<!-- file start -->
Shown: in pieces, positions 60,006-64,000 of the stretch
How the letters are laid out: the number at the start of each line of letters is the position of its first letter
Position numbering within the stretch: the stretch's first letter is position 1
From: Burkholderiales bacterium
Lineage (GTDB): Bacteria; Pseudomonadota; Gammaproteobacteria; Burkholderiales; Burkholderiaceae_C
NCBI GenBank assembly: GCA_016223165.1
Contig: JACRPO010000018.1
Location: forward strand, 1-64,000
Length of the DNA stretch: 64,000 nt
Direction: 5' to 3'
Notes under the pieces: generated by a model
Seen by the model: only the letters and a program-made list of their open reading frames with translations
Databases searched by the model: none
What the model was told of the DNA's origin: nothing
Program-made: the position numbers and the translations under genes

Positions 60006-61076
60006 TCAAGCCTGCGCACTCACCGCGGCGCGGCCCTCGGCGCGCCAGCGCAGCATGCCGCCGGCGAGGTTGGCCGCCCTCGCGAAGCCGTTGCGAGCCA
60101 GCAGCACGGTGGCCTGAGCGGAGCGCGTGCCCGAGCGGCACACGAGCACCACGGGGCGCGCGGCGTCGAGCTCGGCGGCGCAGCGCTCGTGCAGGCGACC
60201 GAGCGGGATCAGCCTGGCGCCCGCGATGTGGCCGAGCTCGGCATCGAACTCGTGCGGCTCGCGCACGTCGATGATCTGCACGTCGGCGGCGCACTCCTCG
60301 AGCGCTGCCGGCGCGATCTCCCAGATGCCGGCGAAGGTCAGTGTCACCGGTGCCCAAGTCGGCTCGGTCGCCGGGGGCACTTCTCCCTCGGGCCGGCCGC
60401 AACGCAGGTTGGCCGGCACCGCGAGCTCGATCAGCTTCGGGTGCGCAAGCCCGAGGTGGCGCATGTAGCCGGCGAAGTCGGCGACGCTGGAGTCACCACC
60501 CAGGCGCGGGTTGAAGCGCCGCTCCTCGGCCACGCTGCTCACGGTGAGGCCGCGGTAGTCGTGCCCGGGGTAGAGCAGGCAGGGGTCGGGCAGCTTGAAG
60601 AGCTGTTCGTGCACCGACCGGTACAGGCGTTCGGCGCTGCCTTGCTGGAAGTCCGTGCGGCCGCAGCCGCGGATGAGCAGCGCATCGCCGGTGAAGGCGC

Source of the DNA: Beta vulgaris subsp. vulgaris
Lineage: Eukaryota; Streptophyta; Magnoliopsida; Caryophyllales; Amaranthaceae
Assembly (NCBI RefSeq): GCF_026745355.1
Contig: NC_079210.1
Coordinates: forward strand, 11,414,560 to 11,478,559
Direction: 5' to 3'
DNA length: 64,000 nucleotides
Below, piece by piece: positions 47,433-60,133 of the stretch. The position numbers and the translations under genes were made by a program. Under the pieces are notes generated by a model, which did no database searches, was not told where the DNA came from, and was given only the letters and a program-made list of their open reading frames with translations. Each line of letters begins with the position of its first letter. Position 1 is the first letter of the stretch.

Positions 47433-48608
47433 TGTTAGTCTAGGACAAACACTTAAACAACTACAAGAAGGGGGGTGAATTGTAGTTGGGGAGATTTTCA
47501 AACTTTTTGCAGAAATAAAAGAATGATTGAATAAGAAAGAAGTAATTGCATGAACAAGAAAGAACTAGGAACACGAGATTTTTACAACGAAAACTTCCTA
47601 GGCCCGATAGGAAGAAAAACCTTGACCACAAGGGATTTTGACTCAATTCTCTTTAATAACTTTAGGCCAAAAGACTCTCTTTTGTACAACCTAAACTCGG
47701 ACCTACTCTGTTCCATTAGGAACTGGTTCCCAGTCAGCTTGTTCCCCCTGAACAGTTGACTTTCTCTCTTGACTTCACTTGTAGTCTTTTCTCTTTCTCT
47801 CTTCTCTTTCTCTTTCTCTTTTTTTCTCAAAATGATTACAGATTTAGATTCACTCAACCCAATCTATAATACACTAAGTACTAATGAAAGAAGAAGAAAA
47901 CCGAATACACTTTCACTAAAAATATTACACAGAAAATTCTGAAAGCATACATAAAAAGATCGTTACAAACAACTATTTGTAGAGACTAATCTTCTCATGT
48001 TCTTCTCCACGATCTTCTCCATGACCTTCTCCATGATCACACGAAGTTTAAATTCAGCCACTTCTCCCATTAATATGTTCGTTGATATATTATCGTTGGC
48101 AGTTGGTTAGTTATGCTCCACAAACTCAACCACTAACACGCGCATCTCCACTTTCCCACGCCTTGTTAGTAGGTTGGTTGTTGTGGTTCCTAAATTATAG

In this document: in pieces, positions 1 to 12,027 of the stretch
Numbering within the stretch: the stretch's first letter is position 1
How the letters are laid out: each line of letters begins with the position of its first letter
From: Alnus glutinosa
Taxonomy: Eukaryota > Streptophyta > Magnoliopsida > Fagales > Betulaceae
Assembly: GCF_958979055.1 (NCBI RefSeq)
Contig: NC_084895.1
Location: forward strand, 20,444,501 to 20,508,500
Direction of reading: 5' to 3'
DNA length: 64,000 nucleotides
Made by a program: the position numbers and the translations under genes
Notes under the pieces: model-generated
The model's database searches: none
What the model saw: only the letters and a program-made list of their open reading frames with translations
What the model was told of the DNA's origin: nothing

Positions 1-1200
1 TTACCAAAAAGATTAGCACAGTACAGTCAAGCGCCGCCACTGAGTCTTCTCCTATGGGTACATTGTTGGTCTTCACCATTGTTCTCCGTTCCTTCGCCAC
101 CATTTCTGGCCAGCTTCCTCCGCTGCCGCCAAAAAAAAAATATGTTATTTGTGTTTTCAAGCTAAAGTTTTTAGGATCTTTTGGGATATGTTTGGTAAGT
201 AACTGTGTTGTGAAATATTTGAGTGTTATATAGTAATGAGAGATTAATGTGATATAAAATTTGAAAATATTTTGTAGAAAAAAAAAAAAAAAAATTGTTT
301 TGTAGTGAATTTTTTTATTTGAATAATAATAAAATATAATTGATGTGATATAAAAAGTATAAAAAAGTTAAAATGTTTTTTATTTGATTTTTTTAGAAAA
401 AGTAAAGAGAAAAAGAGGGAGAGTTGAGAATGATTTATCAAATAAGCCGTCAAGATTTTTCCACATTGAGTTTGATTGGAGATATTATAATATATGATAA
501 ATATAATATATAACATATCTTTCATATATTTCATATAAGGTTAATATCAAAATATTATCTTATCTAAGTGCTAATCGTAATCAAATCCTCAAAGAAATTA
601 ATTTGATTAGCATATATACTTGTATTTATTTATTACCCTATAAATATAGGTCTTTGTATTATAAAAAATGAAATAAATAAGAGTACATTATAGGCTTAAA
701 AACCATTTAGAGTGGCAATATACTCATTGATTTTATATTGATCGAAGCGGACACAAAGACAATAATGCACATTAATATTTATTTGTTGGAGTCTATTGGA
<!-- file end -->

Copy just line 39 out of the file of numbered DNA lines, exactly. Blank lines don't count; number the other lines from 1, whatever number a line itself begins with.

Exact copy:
48001 TCTTCTCCACGATCTTCTCCATGACCTTCTCCATGATCACACGAAGTTTAAATTCAGCCACTTCTCCCATTAATATGTTCGTTGATATATTATCGTTGGC